Adams Papers
Documents filtered by: Author="Adams, John" AND Period="Washington Presidency"
sorted by: recipient

John Adams to Abigail Adams, 19 April 1794

John Adams to Abigail Adams

Philadelphia April 19. 1794

My dearest Friend

Senate has been three days in debate upon the Appointment of Mr Jay, to go to London. It has this day been determined in his favour 18 vs. 8.1

You cannot imagine what horror some Persons are in, least Peace Should continue. The Prospect of Peace throws them into Distress. Their Countenances lengthen at the least opening of an Appearance of it. Glancing Gleams of Joy beam from thier Faces whenever all Possibility of it seems to be cutt off.— You can divine the Secret source of those Feelings as well as I.

The opposition to Mr Jay has been quickened by Motives which always influence every Thing in an Elective Government. Pretexts, are never wanting to ingenious Men. But the Views of all the principal Parties are always directed to the Election of the first Magistrate. If Jay Should Succeed, it will recommend him to the Choice of the People for President as soon as a Vacancy shall happen. This will weaken the hopes of the Southern states for Jefferson. This I beleive to be the Secret Motive of the opposition to him though other Things were alledged as ostensible Reasons: such as His Monarchical Principles, his Indifference about the Navigation of the Missisippi, his Attachment to England his Aversion to France, none of which are well founded, and his holding the office of C. J &c2

The Day is a good omen: may the gentle Zephers waft him to his Destination and the Blessing of Heaven succeed his virtuous Endeavours to preserve Peace.— I am So well Satisfied with this measure that I shall run the venture to ask leave to go home, if Congress determines to sitt beyond the middle of May.

Mr Adams is to be Governor, it Seems by a great Majority of the People: and I am not Surprized at it.— I should have thought human Nature dead in the Massachusetts if it had been otherwise. I expect now he will be less antifœderal. Gill is to be Lt.— We will go to Princetown again to congratulate him.— I thought however that Gerry would have been the Man.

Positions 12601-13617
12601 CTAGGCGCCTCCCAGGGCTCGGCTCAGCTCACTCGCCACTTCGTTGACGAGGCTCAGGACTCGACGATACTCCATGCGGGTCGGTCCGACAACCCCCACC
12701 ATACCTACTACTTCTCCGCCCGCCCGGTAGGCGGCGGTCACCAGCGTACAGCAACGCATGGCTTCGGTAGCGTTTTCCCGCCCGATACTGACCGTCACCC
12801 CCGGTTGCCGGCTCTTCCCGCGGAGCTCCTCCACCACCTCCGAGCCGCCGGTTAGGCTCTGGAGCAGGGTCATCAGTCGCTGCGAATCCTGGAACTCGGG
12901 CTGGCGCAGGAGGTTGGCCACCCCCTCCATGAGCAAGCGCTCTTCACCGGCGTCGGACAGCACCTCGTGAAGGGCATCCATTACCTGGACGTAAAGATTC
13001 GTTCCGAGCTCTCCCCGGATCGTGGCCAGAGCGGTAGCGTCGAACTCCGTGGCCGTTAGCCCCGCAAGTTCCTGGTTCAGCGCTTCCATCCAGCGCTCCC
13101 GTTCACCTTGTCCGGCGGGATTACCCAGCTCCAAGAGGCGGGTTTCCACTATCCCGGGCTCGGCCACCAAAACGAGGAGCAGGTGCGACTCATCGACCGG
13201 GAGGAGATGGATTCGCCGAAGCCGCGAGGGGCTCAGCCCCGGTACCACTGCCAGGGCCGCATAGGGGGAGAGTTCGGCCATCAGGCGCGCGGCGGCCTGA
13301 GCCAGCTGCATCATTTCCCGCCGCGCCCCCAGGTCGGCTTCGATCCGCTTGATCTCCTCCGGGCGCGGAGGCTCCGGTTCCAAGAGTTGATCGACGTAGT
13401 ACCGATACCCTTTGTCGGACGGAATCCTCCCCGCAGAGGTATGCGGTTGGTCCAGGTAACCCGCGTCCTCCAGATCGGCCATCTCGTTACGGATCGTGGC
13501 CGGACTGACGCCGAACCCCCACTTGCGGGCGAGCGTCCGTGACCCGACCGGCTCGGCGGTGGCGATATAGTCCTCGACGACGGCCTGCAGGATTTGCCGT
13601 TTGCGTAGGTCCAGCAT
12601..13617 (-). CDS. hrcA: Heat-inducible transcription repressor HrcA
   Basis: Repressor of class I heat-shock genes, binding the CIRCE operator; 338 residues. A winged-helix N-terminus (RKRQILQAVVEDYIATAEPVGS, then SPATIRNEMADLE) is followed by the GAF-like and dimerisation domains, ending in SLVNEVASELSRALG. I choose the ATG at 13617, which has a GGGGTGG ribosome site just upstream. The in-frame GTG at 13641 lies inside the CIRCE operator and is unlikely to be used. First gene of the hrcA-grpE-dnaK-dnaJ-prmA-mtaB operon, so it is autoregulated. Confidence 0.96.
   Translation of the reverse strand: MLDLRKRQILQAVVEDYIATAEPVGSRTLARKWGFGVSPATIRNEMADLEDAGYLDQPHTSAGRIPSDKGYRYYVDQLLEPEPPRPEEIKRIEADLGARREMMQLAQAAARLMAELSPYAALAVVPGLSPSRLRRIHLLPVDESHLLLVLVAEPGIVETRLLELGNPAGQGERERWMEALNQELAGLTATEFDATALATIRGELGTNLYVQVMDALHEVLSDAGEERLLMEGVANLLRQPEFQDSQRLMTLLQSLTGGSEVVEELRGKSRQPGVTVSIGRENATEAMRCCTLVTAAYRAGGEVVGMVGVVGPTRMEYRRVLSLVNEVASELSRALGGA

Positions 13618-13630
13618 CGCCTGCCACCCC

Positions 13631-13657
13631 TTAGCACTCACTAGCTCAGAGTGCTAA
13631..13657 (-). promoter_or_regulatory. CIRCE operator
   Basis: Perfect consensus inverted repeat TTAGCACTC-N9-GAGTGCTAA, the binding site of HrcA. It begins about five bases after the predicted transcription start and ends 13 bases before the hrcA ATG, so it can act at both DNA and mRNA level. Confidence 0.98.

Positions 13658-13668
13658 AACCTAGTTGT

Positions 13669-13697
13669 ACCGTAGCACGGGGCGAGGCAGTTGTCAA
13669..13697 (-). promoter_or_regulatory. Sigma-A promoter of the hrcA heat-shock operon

We are illtreated by Britain, and You and I know it is owing to a national Insolence against Us. If They force Us into a War, it is my firm faith that they will be chastised for it a Second time worse than the first.— I am with / an Affection too tender to be expressed your

J. A.

RC (Adams Papers); internal address: “Mrs A”; endorsed: “April 19 1794.”

1By early April, George Washington had begun seriously to consider sending an envoy to Britain to make another attempt to negotiate an Anglo-American commercial treaty. The growing threat of war made this mission more pressing, though its goal was also to address the fact that neither side had lived up to the terms of the 1783 Treaty of Paris. Washington initially considered several people for the post, including JA, Alexander Hamilton, Thomas Jefferson, and John Jay. Washington eventually settled on Jay as the best option and offered it to him on 15 April. Jay accepted the next day, and Washington immediately submitted his name to the Senate, who approved it on 19 April (Stahr, John Jay, description begins Walter Stahr, John Jay: Founding Father, New York, 2005. description ends p. 313–317; Hamilton, Papers, description begins The Papers of Alexander Hamilton, ed. Harold C. Syrett, Jacob E. Cooke, and others, New York, 1961–1987; 27 vols. description ends 16:261–265).

2Democratic-Republicans and Southerners had numerous objections to Jay’s nomination. He was already chief justice of the U.S. Supreme Court—which meant he would hold posts in two separate branches of government—and Jay’s previous work as a diplomat during the Revolution and as secretary for foreign affairs under the Articles of Confederation also brought him criticism. Specifically, some felt he had behaved too warmly toward Don Diego de Gardoqui during negotiations with Spain in 1785 and had been too willing to compromise with the Spanish over navigation of the Mississippi River (Monaghan, John Jay, description begins Frank Monaghan, John Jay, Defender of Liberty, New York and Indianapolis, 1935. description ends p. 256–259, 367).

Index Entries